You may talk to other pinsiders about using a meter to measure Ohms and/or to check for continuity - I do not mind.
My opinion is "In a EM-Pin there are many connections - You might measure 'all the way around through windings on transformer' " - You may get the information "HAS continuity" but the pin does not work ...
I do testing with Jumper-Wires - I do testing with "stripe of paper sneaked-in into a switch to keep switch guaranteed open" - I use 6 VAC testlights, 24VAC testlights - I have 6VAC / 24 VAC / 48 VAC / 110 VAC / 220 VAC (new) relays I use for tests - I do have a cheap meter to measure - but I rarely use my meter. Again: It is OK when other pinsiders use their meters - I use my equipment.
WARNING: The manufacturers wanted it "nicely put in order" - they mounted the 110 main power fuse NEXT to other fuses. ALWAYS unplug (!!!) the main power chord - THEN FUMBLE ON THE FUSES.
FIRST: You must find the fuses for the Lights - for 6VAC-Circuitry. UNPLUG the main power chord -> take-out ONE fuse. Plug-in the pin and try to start a game -> something is not working.
Unplug again -> put fuse back in --- take-out another fuse -> look what happens and so on.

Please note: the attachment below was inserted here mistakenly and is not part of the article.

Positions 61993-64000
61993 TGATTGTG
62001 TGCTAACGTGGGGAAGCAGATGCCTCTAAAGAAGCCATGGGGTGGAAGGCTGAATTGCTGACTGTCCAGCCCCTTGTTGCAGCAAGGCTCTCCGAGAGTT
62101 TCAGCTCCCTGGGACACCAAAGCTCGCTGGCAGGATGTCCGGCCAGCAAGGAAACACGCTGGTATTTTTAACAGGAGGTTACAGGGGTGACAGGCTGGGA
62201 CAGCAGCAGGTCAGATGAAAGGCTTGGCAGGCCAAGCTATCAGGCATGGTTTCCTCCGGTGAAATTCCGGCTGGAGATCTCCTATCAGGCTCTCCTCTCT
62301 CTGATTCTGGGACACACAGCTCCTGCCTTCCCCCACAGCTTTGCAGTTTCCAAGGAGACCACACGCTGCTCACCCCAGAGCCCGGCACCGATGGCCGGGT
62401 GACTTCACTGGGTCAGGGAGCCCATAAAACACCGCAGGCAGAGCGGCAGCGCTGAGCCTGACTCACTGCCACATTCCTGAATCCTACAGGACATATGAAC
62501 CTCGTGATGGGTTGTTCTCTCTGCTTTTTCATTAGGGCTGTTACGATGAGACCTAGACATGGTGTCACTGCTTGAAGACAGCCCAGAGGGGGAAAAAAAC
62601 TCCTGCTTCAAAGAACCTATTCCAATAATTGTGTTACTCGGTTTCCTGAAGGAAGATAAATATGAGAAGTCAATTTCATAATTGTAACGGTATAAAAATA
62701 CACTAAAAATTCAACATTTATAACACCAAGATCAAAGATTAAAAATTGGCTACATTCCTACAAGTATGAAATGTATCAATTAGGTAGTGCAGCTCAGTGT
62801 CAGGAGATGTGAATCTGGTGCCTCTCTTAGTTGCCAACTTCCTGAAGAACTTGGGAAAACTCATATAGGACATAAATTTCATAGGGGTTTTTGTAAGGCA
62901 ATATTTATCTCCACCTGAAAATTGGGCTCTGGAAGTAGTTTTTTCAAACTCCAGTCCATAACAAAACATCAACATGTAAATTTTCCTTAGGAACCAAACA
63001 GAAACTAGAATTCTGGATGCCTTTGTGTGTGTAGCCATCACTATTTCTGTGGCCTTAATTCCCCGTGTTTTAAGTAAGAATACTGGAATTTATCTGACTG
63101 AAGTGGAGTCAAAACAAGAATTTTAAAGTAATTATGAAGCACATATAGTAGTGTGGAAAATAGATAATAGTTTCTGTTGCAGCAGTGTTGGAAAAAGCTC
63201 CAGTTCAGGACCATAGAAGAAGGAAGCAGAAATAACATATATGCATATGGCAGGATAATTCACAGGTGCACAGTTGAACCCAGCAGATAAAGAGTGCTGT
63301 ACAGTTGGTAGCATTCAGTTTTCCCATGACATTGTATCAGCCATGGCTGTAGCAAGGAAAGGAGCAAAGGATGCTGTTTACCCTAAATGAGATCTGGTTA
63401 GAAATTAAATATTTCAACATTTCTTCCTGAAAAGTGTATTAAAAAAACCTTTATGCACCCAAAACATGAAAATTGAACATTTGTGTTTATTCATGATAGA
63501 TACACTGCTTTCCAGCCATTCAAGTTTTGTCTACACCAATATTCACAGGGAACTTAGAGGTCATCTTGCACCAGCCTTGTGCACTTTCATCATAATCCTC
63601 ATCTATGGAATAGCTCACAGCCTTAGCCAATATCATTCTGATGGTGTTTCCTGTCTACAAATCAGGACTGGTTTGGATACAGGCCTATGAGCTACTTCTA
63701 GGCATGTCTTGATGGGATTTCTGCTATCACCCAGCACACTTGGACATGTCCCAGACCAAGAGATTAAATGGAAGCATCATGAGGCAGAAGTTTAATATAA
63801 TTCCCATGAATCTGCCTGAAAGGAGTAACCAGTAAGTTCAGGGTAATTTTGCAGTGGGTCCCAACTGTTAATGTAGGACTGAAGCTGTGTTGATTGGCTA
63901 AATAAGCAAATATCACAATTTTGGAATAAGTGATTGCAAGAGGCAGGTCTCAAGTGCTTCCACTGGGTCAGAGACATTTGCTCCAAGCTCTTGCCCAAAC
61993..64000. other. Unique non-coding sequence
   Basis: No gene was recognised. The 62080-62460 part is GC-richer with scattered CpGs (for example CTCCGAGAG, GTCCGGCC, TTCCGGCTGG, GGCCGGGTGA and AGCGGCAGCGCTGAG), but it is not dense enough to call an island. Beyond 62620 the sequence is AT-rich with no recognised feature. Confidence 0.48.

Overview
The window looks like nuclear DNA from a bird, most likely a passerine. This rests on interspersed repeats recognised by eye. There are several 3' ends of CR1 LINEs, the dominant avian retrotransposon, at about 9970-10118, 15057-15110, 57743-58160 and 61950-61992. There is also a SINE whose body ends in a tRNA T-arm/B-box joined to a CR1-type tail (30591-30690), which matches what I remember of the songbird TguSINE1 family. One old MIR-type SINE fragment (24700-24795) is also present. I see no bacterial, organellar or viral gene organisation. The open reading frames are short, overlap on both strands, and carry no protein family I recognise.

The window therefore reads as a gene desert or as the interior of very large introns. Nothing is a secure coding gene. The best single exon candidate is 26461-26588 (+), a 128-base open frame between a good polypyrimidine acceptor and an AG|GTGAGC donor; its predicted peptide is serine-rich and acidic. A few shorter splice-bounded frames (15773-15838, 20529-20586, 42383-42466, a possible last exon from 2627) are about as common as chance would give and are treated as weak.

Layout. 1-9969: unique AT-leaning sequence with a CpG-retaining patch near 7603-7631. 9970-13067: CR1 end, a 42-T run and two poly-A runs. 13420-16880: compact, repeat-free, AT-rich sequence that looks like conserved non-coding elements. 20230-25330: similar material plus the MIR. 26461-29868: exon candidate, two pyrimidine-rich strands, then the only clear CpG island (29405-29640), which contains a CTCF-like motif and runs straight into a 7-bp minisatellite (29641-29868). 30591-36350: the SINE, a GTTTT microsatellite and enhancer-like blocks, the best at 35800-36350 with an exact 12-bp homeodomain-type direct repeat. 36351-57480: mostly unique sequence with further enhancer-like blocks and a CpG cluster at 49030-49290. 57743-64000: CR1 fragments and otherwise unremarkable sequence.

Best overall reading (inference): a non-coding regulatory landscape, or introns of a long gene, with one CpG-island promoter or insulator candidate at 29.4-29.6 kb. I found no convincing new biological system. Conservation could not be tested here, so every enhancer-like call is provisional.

Fumble with the uses until You can say: THESE two fuses are for 6VAC-lamps (and mark the places).
Look at the fuse-holder of these two fuses -> On one side of the fuse-holders these two fuse-holders are connected - the "NO, No, Never-clip-on side" --- and the OTHER side is the "Yes, clip-on" , the good side.
So clip-on the wire with the testlight at the good side of a 6VAC fuse and take the other end of Your testlight-wire into the open - NOT touching a thing.
Plug-in, toggle-on, start a game -> now hold the end of Your testlight at the insulation and touch my "marked-orange" points / orange letters -> the testlight should light-up. The twelve rivets on Clock-Unit etc. Greetings Rolf